Adult Dyslexia

The word dyslexia comes from Greek and means “difficulty with words”. Dyslexia is a specific learning disability (SLD).  It can cause difficulty with reading, spelling and sometimes numbers.  A person with dyslexia can also have difficulty with right and left, sequencing, memory and following instructions. People with dyslexia can also have distinct strengths. They can be innovative and creative thinkers, good problem-solvers.  Some are artistic and have great visual-spatial skills.

Dyslexia is a complex condition, but its main effect is to make learning to read, write and spell difficult.  Not impossible, just difficult.  It is not caused by lack of intelligence, lack of effort or any physical or emotional problem.  It is an inherited condition and so may be passed on to children or grandchildren.  It is more common than is generally realised, affecting 8% to 10% of the population.

There are various theories about what causes dyslexia, but all experts agree that it arises from differences in the brain, which affect how the brain processes information.  It must be stressed that dyslexia is a ‘difference’, not a disease or a defect.  Yet it is a very important difference, because it has implications for many aspects of the dyslexic person’s life.  Dyslexia is recognised legally as a disability in Ireland.  This is very important as it establishes the right to various accommodations that can be provided in education and the workplace.

Dyslexia is often thought of as a problem of childhood and early learning. In fact, it is a lifelong condition which can impact on college, work and even social life on occasion. It will not go away if it is ignored. If dyslexia is not identified and appropriate help is not received, the ill effects can last into adulthood. The result may well be a lifetime of under-achievement, frustration and low self-esteem.  However, adults of any age can be tested. Many adults find that assessment helps them to understand about their own strengths and weaknesses. Assessment can also make a big difference to people’s attitudes and may result in extra understanding and help.   Dyslexia is sometimes not as easy to identify in adults as it is in children because adults will usually have developed ways of coping with or hiding a learning problem.

In the past when literacy was neither vital to daily life nor very valued, having dyslexia was not a drawback.    In the future, it may well be that developments in technology will make literacy, as we know it, irrelevant.  Then, the person with dyslexia will not be at a disadvantage at all.  Possibly, with good creative, visual and problem solving skills, they will have a distinct advantage.  However, in today’s society, people with dyslexia are in an unenviable position.  Not only is work, travel and leisure dominated by the written word, but skill in planning, organisation and time management are more important than ever before.  Completing tasks to a time schedule, absorbing new information quickly and working under pressure are requirements of every workplace.  None of these come easily to the person with dyslexia. See Dyslexia in the Workplace for more information about managing dyslexia.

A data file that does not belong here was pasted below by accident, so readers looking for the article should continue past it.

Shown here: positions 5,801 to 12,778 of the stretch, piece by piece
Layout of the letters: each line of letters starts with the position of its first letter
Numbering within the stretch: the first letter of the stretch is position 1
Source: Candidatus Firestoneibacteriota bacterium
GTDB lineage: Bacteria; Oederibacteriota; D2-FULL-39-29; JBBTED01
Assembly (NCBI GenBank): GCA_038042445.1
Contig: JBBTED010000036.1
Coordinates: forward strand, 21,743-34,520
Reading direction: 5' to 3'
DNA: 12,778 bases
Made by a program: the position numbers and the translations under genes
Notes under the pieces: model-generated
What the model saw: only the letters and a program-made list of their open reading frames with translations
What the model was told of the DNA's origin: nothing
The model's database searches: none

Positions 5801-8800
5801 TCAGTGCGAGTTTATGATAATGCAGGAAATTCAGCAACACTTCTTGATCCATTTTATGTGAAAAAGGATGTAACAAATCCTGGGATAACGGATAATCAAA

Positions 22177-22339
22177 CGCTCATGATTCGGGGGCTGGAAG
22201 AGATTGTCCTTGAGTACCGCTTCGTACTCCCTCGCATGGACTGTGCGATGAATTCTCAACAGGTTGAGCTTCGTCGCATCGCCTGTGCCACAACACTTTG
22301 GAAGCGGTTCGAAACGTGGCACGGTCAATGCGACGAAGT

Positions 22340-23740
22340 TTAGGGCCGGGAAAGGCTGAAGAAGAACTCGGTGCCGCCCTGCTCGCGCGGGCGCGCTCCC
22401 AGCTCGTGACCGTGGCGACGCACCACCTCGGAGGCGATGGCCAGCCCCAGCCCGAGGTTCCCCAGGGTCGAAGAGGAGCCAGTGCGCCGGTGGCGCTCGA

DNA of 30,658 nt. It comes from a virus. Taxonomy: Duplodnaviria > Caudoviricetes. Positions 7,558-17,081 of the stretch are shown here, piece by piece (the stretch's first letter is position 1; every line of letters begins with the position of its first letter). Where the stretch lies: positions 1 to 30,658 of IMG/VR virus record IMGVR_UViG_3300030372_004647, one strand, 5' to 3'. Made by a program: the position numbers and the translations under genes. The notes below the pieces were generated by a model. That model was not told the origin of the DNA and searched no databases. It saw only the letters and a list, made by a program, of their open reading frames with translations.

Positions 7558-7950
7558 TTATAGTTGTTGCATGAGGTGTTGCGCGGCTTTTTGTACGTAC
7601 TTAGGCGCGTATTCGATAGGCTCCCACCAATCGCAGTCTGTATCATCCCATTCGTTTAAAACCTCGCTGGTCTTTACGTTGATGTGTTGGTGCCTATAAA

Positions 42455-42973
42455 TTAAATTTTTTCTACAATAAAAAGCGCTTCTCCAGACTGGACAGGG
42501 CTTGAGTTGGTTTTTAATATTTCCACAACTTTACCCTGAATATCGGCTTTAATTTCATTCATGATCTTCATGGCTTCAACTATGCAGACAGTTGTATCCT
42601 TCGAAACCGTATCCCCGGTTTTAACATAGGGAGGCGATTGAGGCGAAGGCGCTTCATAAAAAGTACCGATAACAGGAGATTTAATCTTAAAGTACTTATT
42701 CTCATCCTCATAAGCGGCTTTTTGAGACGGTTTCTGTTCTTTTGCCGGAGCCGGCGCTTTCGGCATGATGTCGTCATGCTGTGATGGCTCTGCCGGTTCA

Adult Dyslexia Checklist

Each person with dyslexia has a unique profile of strengths and weaknesses.  Indicators of dyslexia differ at different ages and depending on the environment, e.g. college or the workplace.  The following check list may help to identify signs of a dyslexic difficulty.  An educational psychology assessment may be required to make a formal diagnosis, or needs based assessment may be available in your college.

This check list may help to confirm the suspicions that there is a difficulty present and therefore help in making the decision to obtain an assessment.

When looking at the lists of indicators, remember the following:

  • No one will have all the indicators.
  • Many individuals will have several of the indicators.
  • Some indicators are more common than others.
  • The number of indicators observed in an individual does not indicate whether the dyslexia is mild, moderate or severe.

Consider the following list and see if you answer yes to many of these questions.

  • Do you dislike reading aloud?
  • Is reading new material difficult?
  • Does it take you a long time to read a book?
  • Do you sometimes pronounce words incorrectly?
  • Do you have problems with spelling?
  • Did you have difficulty at school and did you do less well in written exams, than you feel you should have?
  • Do you find it much harder to put your thoughts in writing than in words?
  • Do you find it hard to write letters, reports, or even to take phone messages clearly?
  • Do you have problems with sentence construction and punctuation?
  • Do you get phone numbers wrong?
  • Do you confuse ‘left’ and ‘right’?
  • Is your handwriting hard to read?
  • Do you find it hard to see the mistakes that you have made in written work?
  • Do you find it hard to remember things in sequence?
  • Do you find it hard to remember new facts, names etc.?
  • Do you get confused with times and dates and sometimes miss appointments?
  • Do you find it hard to learn by ‘ordinary’ teaching methods?
  • Do you forget quickly rather than learn slowly?
  • Does someone else in your family have similar learning problems?

Most people will say ‘yes’ to some of these questions, but some people will say ‘yes’ to many of them.  If you are one of those people and you think that you might have dyslexia, then you may want to have an assessment.

For further reading see:

Adult Dyslexia Booklet

Guidelines for FET sector staff